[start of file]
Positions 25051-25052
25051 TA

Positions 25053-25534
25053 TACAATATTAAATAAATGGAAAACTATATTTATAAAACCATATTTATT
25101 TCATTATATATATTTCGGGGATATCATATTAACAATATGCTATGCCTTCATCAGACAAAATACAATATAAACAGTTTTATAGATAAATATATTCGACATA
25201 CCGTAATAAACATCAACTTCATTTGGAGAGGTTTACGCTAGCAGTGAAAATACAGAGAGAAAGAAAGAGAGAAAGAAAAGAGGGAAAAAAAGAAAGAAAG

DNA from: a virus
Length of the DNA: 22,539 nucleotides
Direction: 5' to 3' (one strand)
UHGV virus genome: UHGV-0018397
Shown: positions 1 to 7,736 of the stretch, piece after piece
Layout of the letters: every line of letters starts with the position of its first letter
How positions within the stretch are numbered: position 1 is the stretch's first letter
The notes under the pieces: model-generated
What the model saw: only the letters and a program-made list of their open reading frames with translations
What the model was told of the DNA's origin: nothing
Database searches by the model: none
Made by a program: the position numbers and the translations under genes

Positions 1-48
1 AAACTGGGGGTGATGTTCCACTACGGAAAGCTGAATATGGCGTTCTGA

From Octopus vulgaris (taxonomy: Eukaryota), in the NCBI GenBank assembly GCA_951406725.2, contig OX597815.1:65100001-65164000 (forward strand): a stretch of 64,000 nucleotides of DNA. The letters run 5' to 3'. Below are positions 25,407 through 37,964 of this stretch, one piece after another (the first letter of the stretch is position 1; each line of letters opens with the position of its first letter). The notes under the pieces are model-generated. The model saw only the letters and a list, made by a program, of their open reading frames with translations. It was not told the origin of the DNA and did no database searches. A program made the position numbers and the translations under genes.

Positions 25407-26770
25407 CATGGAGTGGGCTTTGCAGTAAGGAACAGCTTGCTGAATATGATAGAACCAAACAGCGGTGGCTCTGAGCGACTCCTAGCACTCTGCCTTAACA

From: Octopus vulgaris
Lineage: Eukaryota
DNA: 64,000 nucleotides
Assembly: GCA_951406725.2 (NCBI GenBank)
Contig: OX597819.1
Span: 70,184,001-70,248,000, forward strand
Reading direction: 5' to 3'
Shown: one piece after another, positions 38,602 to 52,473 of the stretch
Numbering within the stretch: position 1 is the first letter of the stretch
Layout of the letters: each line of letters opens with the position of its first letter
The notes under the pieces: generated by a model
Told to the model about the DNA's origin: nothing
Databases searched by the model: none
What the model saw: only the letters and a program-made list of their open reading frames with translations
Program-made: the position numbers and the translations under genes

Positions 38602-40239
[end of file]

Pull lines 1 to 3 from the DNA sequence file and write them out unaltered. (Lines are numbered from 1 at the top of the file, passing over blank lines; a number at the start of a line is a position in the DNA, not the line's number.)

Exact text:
Positions 25051-25052
25051 TA

Positions 25053-25534